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    RC, you bring up a good point with the pace lines. I have had more hand problems on certain rides because I needed to ride on the hoods all the time, whereas on my longer rides otherwise, I could shift hands around more.

    BridgeNotTunnel, one thing that helped me was as I lost some weight, it made it way easier for me to stand.

    I'm still having some issues with a new saddle.

    And, keep in mind that some people get comfortable and some don't, and that's one reason they sell recumbents.
    "be careful this rando stuff is addictive and dan's the 'pusher'."

  9. #9
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    Thanks for the advice, everyone!

  10. #10
    littlecircles bmike's Avatar
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    Lantiseptic for me. Buy online or at a pharmacy (over the counter).
    And keep the bottom clean. Wipes is a staple in my kit for anything over 40 miles.

    And fit. And the right saddle.

  11. #11
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    Ambesol mixed with butt butter !

  12. #12
    Senior Member Thulsadoom's Avatar
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    Quote Originally Posted by Cheyou View Post
    Ambesol mixed with butt butter !
    Hey! Where are you?

  13. #13
    Senior Member Homeyba's Avatar
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    Quote Originally Posted by bmike View Post
    Lantiseptic for me. ...
    That stuff is the best, once you have a problem. I've used that to get me through RAAM before. It's got a pain killer in it. It's best to prevent the problem in the first place. Being clean and having good quality saddle/shorts is essential. I don't use any "cream" unless I'm doing something over 250miles. When I do use cream I use Udder Butter. It's made for dairies and you can get it at your local fam supply. It's has antibiotics in it and works awesome.
    It doesn't get harder, you just go slower.

  14. #14
    Senior Member Commodus's Avatar
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    Butt pain!? I don't have any!

    I found a saddle that agrees with me - a Gilles Berthoud - and sorted my fit. A bit of chamois cream to keep the chafing at bay and my bum is a complete non-issue.

  15. #15
    Senior Member slowride454's Avatar
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    for me it was a change of bikes. My hands, feet, and butt/back would be beat after as little as 10 miles, 100+ miles and I was junk. Even with a good saddle and a sorted out fit. I switched from an aluminum nashbar bike to a specialized roubaix with a romin evo comp gel saddle. I've only put a couple of training rides of 52 and 65 on the new bike, but it is awesome. no butt/back pain. Feet feel great. minimal hand numbness/weakness. The extra deep gearing also helps me to stay fresh and keep my cadence higher which in my experience helps my butt.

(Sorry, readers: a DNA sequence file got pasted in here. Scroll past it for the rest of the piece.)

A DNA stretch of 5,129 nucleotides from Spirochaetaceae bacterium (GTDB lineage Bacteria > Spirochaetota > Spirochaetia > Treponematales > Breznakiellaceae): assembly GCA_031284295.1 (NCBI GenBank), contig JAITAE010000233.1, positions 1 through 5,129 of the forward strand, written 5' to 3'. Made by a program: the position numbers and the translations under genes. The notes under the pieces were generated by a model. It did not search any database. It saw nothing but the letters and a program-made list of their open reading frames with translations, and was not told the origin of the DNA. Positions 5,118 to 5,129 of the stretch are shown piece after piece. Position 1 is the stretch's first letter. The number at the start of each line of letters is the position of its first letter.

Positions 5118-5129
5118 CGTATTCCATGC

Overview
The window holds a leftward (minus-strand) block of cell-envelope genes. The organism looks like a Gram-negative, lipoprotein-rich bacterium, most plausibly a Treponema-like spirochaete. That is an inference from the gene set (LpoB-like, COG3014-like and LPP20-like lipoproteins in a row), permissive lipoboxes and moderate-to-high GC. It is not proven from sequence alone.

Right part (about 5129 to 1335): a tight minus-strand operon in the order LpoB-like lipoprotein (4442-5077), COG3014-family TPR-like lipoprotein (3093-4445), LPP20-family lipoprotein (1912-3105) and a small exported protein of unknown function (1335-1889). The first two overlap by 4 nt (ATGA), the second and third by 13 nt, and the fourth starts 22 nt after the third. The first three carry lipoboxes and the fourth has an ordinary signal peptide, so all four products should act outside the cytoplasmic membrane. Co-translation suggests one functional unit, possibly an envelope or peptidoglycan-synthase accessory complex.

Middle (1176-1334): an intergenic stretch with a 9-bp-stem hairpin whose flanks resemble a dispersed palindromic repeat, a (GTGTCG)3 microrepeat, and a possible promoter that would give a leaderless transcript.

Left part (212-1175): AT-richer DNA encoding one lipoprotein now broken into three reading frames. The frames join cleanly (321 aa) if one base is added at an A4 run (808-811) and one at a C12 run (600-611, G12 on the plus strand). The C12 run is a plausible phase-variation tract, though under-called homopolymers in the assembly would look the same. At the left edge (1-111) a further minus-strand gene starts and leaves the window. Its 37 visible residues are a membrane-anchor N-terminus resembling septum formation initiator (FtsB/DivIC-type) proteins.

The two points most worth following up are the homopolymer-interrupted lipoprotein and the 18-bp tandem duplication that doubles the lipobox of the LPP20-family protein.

16. #16
    KingoftheMountain wannabe Savagewolf's Avatar
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    I'll chip in and go with saddle choice and bike fit like a lot of other people already did. I found that once I got my Brooks Imperial and broke it in, I can last just about forever in that saddle. On my old saddle or other bikes without that Brooks, I get saddle pain a lot earlier.

    I also try to vary my riding on longer rides. I find that standing up to pedal now and then really helps relieve the pressure and refreshes me to sit back down again for awhile. You can also change gears to take up an easier cadence. I personally think that the harder gearing you are pushing, the harder it can be on the butt. Spinning, for me at least, is another method I use when I my butt is getting unhappy with a ride.

  17. #17
    Senior Member Northwestrider's Avatar
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    A good fit, good saddle, and padded cycling shorts work for me.

  18. #18
    Dharma Dog lhbernhardt's Avatar
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    Even with the right saddle, you still need to get the right tilt. You'll feel it when you've got it. I use a San Marco Regal. It has a slight dip in the middle. It can either be set up with the nose and tail at about the same level, so that gravity will send you into the dip, or you can set it so that nose and dip are about the same level, so that tail is a bit higher than nose. The latter works best for me, but may not for you. So even if you think you need a different saddle, make sure you've explored the levelling options.